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There Was One Thing Missing From Homearama This Year…

Homearama 2017 has come and gone. The annual event, produced by the Building Industry Association of Greater Louisville, showcased the latest and greatest in home trends and was hosted this year in the Oldham County neighborhood of Poplar Woods. The custom-built homes on display showcased the latest in architectural designs, high-end materials and meticulously manicured lawns and interiors. However, one aspect of the modern luxury home was noticeably missing: home automation and technology.

While walking through the immaculate homes on display, I noted that the sense of luxury and grandeur was present in abundance, but nowhere was home automation mentioned. Sure, wall-mounted controls the size of iPads hung in many of the homes, but no vendors or reps were there to show them off. The lovely Nest thermostat screens glowed faint blue in many of the homes, but there was no one present to discuss why the device was selected for the home or the benefits it can bring to a homeowner, not even a sign or URL for visitors to get more information. The Homearama website, which profiles each of the nine homes on display didn’t mention home automation or products anywhere.

Home automation is bringing us closer to realizing the dream of a “smart home,” where the temperature will always be perfect with air as clean as a hospital, security systems will regularly reassure you that everything is O.K. on the homestead, and you never miss any of your entertainment as you move from room to room. As more home products are connected to WiFi as part of the “Internet of Things,” you would expect these advances in technology to be prominently promoted at a luxury home show along with the French doors and marble countertops.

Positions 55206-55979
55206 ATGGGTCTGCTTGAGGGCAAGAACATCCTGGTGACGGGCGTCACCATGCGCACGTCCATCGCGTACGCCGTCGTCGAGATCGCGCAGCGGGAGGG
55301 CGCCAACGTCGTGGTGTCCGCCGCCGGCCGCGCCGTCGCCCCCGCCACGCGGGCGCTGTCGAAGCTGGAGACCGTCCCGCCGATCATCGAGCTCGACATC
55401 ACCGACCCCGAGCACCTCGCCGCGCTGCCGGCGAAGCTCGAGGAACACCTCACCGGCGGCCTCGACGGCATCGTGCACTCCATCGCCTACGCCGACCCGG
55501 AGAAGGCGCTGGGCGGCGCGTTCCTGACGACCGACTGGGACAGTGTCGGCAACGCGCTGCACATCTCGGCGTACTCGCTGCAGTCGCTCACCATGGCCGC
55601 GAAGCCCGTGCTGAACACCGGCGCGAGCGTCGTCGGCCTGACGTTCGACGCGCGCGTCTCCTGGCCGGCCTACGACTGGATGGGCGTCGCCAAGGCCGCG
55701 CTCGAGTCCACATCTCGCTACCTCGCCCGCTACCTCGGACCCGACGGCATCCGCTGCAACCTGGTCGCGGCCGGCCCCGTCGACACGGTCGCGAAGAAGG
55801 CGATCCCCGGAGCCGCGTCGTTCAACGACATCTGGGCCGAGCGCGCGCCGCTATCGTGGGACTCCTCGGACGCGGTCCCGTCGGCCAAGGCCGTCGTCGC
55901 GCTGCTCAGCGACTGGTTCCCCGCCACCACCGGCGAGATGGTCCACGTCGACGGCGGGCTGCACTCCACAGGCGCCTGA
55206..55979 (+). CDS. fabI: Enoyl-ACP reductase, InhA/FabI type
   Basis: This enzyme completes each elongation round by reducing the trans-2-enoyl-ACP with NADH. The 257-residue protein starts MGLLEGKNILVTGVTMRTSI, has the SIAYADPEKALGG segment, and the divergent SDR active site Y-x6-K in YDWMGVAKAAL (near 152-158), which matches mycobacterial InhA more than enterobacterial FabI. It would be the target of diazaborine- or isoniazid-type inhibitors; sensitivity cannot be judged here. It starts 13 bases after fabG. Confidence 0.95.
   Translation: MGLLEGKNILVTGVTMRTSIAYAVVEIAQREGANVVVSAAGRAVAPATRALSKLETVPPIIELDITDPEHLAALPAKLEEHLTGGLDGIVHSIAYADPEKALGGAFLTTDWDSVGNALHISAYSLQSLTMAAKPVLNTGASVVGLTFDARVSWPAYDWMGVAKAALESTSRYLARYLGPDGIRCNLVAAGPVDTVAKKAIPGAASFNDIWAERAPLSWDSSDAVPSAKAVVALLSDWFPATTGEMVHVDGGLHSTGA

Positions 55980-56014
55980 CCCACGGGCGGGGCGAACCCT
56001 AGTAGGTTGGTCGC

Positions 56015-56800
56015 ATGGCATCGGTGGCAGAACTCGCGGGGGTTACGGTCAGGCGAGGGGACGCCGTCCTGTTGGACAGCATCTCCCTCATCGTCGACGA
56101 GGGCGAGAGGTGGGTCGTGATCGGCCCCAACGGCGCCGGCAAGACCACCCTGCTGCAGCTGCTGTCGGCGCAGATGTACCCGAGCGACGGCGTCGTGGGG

In 2016, 80 million smart home devices were delivered worldwide, a 64 percent increase from the previous year, according to IHS Markit, a market research group focusing on technology trends. IHS Markit predicts a similar increase—60 percent or more—in 2017. Personal assistant devices, like Google Home or Amazon Echo, are reportedly among the most popular automation devices. But other items, such as smart thermostats, Bluetooth or WiFi locks and lights, even connected washer and dryer sets, are entering the market.

Considering the price point of the homes and products on display at Homearama, one would expect to see home automation on prominent display. These homes are built sparing no expense and obviously seek to attract homeowners who can not only afford the luxury, but are also seeking the latest and greatest in home products. So it would seem that home automation is a perfect fit in this niche, and why it was absent at Homearama, one can only guess. Maybe next year?


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